Felipe Contreras <felipe.contre...@gmail.com> writes:

> On Wed, May 22, 2013 at 10:23 PM, Felipe Contreras
> <felipe.contre...@gmail.com> wrote:
>> This doesn't make any sense:
> Ah, never mind, it's COPYING the one being modified, not EXTRACTING.


The different levels of -C happens to correspond to the software
engineering practice from best to sloppy:

 - When you refactor to have a block of lines in a file , the
   original of that block would have come from another file (or the
   same file) you touched to remove duplication, so a single -C
   looks for an origin only from modified files (best).

 - When you start a new file, you may have to start from some
   boilerplate material that already exists in another file that is
   not (and does not have to be) changed in the commit you add that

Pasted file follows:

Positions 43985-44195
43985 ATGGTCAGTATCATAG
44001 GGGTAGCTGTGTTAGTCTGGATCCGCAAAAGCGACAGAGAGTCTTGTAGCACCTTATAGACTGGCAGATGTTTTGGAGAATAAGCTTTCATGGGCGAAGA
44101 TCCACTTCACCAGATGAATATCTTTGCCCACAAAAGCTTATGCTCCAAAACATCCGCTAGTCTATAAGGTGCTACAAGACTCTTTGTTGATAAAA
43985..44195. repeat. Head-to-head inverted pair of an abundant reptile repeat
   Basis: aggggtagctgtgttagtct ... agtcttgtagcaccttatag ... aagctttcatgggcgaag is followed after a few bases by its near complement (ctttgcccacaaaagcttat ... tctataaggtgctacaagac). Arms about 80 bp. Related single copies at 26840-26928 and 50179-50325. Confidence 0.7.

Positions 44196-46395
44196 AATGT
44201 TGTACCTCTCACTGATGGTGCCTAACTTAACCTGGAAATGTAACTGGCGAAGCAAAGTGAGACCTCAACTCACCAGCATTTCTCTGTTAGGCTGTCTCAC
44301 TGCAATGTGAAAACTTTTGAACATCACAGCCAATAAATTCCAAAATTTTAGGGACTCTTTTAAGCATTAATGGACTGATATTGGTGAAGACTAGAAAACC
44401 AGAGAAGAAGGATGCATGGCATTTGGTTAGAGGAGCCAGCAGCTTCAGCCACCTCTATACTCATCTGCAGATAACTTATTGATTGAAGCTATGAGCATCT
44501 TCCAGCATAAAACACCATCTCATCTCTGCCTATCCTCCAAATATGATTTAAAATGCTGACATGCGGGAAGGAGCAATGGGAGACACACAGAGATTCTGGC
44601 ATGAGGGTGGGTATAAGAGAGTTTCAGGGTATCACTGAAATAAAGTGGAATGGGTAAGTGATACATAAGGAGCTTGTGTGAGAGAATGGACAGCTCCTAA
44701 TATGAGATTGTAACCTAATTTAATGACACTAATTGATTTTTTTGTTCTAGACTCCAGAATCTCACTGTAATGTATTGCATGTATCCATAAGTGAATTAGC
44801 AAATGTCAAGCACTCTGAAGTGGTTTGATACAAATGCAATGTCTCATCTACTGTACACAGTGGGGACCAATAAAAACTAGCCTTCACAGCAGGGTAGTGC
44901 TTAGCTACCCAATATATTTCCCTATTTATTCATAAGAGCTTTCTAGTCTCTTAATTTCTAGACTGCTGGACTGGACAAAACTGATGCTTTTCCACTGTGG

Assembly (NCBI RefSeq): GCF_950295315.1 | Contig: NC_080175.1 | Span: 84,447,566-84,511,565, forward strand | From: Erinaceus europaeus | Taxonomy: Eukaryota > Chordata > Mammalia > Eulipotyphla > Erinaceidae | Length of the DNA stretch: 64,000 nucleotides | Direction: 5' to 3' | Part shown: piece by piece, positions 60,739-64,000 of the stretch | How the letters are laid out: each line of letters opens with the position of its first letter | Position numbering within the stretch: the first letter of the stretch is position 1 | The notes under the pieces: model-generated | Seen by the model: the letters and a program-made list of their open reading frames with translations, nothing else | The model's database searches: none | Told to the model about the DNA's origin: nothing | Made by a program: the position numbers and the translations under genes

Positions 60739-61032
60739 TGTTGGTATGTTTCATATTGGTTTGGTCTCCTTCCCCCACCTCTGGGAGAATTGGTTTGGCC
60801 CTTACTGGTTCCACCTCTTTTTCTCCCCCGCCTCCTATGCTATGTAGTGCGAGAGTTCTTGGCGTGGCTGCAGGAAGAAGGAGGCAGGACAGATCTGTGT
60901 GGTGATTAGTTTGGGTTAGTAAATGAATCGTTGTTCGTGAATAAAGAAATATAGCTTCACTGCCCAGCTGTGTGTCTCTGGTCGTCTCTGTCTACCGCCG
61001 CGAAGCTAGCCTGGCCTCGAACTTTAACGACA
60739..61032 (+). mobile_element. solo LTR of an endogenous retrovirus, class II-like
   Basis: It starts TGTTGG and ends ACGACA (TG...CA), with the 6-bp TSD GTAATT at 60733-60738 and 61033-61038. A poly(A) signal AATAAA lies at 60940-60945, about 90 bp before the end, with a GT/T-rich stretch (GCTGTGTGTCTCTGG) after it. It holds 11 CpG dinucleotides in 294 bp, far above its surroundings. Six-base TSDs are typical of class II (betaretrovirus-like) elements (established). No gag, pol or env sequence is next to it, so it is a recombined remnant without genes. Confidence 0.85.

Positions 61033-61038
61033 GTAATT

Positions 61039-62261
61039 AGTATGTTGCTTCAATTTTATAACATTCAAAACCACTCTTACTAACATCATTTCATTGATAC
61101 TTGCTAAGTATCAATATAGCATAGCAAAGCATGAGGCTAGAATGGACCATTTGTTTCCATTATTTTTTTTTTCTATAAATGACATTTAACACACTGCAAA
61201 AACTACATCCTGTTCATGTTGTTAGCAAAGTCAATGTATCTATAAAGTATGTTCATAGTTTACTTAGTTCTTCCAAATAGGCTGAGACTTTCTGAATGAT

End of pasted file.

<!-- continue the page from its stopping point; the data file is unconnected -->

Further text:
new file, so double -C -C looks for an origin of lines from other
   files, even unmodified ones, when looking at the lines in a new
   file (unfortunate but acceptable).

 - When you copy and paste without making any effort to refactor,
   you modify a file by adding new lines that match identically from
   another existing file, the latter of which does not change in the
   commit you do that copy and paste.  To find this, you need to
   look for an origin for any file from all the other files, and
   triple -C -C -C lets you do so (sloppy).

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